Friday, March 02, 2007

For Stardust

As a token of thanks for Stardust for giving me good mention on her blog and at GIFS, here is a link to the song Goodbye Milky Way by Enigma. I came across it while checking out some of the Enigma videos on Youtube. Hope you like it Star and many thanks for your kindness.

P.S. Tomorrow evening there will be a lunar eclipse that is supposed to be visible here in New York. Here's to hoping that the skies will be clear.


Stardust said...

tommy - that was absolutely awesome! Thank's so very much for posting that and thinking of me.

I love the last two spoken lines of the song:

"In 5 billions years the Andromeda galaxy will collide with our Milky Way
A new gigantic Cosmic world will be born"

It's all so incredibly beautiful.

Dani said...

Thanks for the link to this song, I loved it - I am a big fan of Enigma.

WOW – The video was really neat too. And to think that all these magnificent galaxies happened all by random chance. Amazing!

Tommy said...

Hi Dani!

I would have never figured you for an Enigma fan, especially with the erotic themes in their music. Do you like "Mea Culpa" and "Gravity of Love"?

I don't think you are correct about the random chance thing, but Lui is more knowledgeable about science than I. That is why the bulk of my arguments rely on history. I have learned that it is stupid for me to argue outside of my area of knowledge.

Dani said...

Yeah - I pretty much love all of Enigma's music. I have been a fan for probably ten years now. I have there first three albums, but I am downloading a bunch of their new stuff right now thanks to your link. I also am a huge fan of Eminem and Guns-n-Roses if that tells you anything about my style. ;->

Do you really believe that all these galaxies came about by a "Big Bang" or something like that?

Tommy said...

My musical interests are rather eclectic. I love new age type music and some symphony orchestra stuff, epic bombastic pieces like the soundtracks to Glory and Gladiator. Check out my funeral music post below, though unfortunately the Enigma "Return to Innocense" video was taken down.

I also like a lot of classic rock like Zeppelin, as well as new wave 80's like The Cure and Depeche Mode. Also into U2.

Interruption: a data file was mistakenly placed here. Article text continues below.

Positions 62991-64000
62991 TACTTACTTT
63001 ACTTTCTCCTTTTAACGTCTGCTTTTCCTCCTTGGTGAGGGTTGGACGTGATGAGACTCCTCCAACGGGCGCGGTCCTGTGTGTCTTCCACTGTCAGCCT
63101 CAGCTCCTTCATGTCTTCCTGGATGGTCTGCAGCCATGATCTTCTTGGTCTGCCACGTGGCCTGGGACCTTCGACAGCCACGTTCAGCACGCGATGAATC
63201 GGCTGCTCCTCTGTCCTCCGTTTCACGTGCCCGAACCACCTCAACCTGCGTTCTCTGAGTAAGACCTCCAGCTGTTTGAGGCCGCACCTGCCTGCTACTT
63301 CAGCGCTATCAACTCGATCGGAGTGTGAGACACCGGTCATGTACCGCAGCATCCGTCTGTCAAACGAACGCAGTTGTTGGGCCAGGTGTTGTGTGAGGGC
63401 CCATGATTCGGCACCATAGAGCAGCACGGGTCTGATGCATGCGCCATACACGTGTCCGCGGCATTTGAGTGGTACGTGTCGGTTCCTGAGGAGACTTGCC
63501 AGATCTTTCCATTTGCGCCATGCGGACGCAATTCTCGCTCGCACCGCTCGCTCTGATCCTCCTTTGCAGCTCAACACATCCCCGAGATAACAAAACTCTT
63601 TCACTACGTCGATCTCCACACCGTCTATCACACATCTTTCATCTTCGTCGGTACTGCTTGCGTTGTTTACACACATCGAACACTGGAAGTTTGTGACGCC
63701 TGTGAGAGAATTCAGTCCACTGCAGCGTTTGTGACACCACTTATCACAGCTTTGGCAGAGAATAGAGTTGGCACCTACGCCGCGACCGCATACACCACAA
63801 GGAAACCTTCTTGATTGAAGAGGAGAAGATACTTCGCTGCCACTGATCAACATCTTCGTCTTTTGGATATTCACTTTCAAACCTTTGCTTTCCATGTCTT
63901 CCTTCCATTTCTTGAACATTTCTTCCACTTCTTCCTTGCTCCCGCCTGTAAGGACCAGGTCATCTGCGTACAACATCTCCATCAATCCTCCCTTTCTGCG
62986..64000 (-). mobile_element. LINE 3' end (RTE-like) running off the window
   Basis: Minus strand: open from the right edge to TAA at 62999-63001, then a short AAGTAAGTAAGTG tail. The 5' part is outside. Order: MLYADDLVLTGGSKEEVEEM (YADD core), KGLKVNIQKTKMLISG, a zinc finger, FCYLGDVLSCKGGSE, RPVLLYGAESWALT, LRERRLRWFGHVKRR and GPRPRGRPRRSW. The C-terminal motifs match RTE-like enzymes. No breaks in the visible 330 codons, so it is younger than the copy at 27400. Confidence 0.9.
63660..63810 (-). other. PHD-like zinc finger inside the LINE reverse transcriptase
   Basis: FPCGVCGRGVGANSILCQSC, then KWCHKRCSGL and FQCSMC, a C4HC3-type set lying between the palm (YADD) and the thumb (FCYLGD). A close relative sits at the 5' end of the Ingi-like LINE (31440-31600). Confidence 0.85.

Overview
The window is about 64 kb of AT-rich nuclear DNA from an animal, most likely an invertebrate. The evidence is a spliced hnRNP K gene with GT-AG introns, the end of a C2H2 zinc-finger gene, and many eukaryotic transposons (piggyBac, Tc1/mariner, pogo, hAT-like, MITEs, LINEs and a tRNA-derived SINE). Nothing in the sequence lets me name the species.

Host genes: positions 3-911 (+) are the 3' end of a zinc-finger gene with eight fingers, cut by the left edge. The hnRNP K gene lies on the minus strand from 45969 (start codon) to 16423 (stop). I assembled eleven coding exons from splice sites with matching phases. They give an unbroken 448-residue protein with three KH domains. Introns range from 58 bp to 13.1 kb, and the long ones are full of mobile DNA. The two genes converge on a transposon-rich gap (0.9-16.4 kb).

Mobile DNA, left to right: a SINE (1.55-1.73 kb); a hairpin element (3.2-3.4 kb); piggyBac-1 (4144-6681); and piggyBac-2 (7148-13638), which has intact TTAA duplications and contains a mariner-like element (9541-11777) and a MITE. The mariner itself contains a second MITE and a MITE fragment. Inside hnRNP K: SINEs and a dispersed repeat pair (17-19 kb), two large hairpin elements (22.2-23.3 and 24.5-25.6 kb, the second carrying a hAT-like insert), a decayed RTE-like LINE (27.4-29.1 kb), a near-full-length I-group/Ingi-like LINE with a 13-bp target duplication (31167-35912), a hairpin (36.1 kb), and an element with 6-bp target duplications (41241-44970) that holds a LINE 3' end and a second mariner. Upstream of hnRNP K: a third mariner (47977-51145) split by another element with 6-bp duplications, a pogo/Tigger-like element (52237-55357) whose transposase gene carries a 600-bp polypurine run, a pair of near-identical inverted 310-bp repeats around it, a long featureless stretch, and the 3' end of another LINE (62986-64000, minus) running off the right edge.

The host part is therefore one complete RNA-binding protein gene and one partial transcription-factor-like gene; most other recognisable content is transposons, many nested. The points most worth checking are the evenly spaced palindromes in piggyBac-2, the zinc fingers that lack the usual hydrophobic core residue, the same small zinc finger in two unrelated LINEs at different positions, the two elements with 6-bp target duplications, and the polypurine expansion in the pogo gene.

Again, I am not big in science, but my understanding is that the term Big Bang is misleading in that it is often termed as some kind of massive explosion, when the proper analogy is more like the universe is the space inside of a balloon and the balloon begins to rapidly expand. Since nobody was around to see what happened when all of that stuff went down, it is probably impossible to describe exactly what happened. What scientists can do is examine the visible evidence for clues and work their way backward to try and extrapolate what happened. It is an imperfect process though and I don't doubt humanity will be arguing over it thousands of years from now.

What would really interest me, and it would have profound implications for us on Earth, is if we can get a probe to penetrate the icy surface of Jupiter's moon Europe and see if there is life in its oceans thriving around thermal vents just like we have here at the floors of our oceans. I don't know if such a thing will be possible in my life time, though I would like to live long enough to see a manned landing on Mars. I figure since the first moon landing happened just a few weeks after I was born, living just long enough to see a manned landing on Mars would be a nice way to bookend my life. Of course, if such landing happens in as soon as the next 20 years, shit I still want to keep on living.

Stardust said...

A couple of good YouTubes if you have time:

Carl Sagan Origins Of The Universe Part1

Carl Sagan Origins Of The Universe Part2

Stardust said...

tommy, you didn't say if the skies were clear there in New York to see the lunar eclipse. If so, you were lucky as the eclipse was only visible over the eastern Americas, Europe, Africa, and western Asia. :( I have a gorgeous photo of it via telescope on my blog (NASA image).

Tommy said...

Oh, yes, sorry.

For a while there it did get very cloudy, but as I was leaving my mom's place with my kids, I could make out the moon very dimly. By the time I had gotten home, the faintest sliver of white could be made out, signalling that the eclipse was over and the moon was coming out of the earth's shadow. Because it was so cold out, I couldn't stay out for the whole thing, but I would periodically step out to see the progress being made back to full illumination.